Skin health changes along with your hormones in your 40s and 50s…
And getting your glow back can take a little bit of extra effort.
Like many parts of the body, your skin contains receptors for oestrogen.
As oestrogen declines during perimenopause, your skin may get thinner and become dryer and more sensitive.
Collagen which keeps skin supple and elastic also naturally declines with age.
Here are some of the other things which can adversely affect your skin
And contribute to accelerated ageing…
- Your diet – nutrient deficiencies, too much caffeine, sugar or alcohol
- Lack of hydration – not drinking enough water
- Gut and digestive issues – compromised gut health, an imbalance of beneficial bacteria in your gut, inadequate digestion, constipation, which can reduce the clearance of toxins. All of these issues can affect your skin and nutrient absorption.
- Stress – Stress hormones can affect the balance of oestrogens in relation to progesterone which can cause spots. Stress hormones can also increase the amount of sebum in your skin which can contribute to blocked pores
- Lack of sleep – Getting adequate quality sleep is a must for good skin, easier said than done for some in peri-menopause…
- Cleaning your skin (and your pillowcases) – harsh ingredients can aggravate your skin and damage its natural acid balance. Pillowcases, or anything you lay your face on, can also harbour bacteria.
- Hormone Pathways – The hormone testosterone, which women produce in much smaller amounts than men, can favour a biochemical pathway in some women which can increase inflammation and acne
- The sun – some sun is good for your skin. We need to be exposed to sunlight to get adequate Vitamin D. However, too much can be damaging
How to get your glow back
- Eat foods containing beta carotene (sweet potatoes, butternut squash, carrots, dark green leafy veg), vitamin C (kiwi, bell peppers, dark green leafy veg, organic strawberries) & vitamin E (avocado, sunflower seeds, almonds, pomegranate, papaya, asparagus sweet potato, broccoli and dark green leafy vegetables).
- Include foods rich in anthocyanidins (PCOs), a plant compound found in dark/purple-skinned fruits and vegetables such as red grapes, berries (blackberries, blueberries, blackcurrants), plums, pomegranates, aubergine, red onions, radish
- Eat omega-3 rich foods for moisturising your skin from the inside and to help reduce inflammation. Foods such as oily fish (sardines, mackerel) or a good quality fish oil or algae (if vegan) supplement.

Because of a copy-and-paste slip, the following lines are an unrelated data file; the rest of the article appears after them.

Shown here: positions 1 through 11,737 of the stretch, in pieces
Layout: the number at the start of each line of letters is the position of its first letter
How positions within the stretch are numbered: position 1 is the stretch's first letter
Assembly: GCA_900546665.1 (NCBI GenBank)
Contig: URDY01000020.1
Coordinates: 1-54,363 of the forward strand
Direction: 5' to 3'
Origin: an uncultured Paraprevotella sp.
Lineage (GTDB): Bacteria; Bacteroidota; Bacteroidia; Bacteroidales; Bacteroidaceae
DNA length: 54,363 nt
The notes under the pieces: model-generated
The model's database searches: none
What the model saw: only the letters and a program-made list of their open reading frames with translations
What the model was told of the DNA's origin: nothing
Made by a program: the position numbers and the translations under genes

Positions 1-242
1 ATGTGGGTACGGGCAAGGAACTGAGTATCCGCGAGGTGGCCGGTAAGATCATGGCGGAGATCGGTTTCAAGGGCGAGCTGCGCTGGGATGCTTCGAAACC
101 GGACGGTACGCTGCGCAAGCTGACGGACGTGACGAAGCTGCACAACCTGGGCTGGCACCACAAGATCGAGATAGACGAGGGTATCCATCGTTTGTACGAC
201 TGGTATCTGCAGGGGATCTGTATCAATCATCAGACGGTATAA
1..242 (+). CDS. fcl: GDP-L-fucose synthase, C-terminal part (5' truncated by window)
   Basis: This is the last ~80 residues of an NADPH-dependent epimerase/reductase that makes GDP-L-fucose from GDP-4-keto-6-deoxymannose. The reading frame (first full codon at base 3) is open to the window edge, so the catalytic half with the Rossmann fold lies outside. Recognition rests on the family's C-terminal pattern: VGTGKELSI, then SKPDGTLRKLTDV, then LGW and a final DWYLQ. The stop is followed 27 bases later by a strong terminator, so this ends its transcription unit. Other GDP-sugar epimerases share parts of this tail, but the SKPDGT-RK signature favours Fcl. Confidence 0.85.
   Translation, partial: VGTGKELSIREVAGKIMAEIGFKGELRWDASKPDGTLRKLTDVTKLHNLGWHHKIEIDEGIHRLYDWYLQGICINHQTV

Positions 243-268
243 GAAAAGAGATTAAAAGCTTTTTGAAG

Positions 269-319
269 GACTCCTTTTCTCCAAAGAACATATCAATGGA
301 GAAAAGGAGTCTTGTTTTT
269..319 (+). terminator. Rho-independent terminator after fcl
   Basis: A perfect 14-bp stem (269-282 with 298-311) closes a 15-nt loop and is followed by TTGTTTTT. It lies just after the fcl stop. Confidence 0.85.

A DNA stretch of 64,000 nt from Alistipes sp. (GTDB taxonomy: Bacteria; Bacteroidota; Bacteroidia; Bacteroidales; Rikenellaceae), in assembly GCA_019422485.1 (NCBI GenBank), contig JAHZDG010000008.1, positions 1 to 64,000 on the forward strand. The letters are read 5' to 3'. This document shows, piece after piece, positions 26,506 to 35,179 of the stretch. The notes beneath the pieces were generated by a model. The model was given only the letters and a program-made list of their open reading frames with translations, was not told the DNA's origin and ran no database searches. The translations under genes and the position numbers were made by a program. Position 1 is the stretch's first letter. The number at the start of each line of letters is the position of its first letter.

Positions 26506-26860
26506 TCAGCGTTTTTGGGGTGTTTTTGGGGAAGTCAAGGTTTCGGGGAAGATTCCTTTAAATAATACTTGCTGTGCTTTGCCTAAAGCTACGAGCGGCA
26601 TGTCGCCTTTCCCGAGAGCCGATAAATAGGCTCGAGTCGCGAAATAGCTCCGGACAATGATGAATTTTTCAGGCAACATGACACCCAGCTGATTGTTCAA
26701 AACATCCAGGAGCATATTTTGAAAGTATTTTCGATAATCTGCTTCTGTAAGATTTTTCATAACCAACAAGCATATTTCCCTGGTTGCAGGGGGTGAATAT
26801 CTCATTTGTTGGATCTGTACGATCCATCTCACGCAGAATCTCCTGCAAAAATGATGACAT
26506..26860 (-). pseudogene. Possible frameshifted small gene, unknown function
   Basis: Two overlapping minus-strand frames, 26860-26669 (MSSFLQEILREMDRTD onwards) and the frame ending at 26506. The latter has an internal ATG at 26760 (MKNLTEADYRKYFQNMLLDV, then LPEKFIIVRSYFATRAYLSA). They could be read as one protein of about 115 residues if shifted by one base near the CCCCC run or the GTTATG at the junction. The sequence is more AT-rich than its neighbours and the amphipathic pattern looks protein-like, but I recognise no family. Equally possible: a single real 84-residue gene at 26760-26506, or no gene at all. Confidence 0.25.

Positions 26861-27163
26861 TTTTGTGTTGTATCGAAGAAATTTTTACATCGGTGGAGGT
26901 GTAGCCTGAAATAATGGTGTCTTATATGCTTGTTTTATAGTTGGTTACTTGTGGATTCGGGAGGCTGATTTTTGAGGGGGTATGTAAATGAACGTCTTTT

- Adding bone broth to your cooking or taking collagen supplements may be helpful
- Limit sugar, sugary foods and foods that can affect your blood glucose levels such as caffeine and alcohol.
- Manage stress and sleep. Focus on the things you can do to help get a good nights sleep. Click on the links for more information
- Reduce your toxic load – Look at where you can reduce toxins in your diet and lifestyle ie eating organic foods, cleaning and personal care products. And ensure that you have a daily bowel movement to remove toxins from your body. If your struggle with this, adding 2 tbsp of ground flaxseed to your daily diet can be helpful. A chlorella supplement may also be beneficial.
- Get your hormone health and gut health tested. Click on the links for further advice and info.
- Use gentle skincare cleaning and personal hygiene products – no harsh scrubs and peels, products including alcohol (check cleansers and toners), avoid sodium lauryl sulfate (SLS) which can strip your skin of its natural, protective layer.
- Use a good quality face and body moisturiser.
- Clean your pillowcase /anything you lay your head/face on regularly
- Get adequate fresh air and sunlight but if in the sun for extended periods wear a hat, cover up and use a sunscreen
- Consider taking a good quality multivitamin and mineral complex including active B vitamins. This could be the quickest way to address any nutrient deficiencies. Another supplement to consider is zinc citrate. Taking this alongside omega-3 fatty acids could be beneficial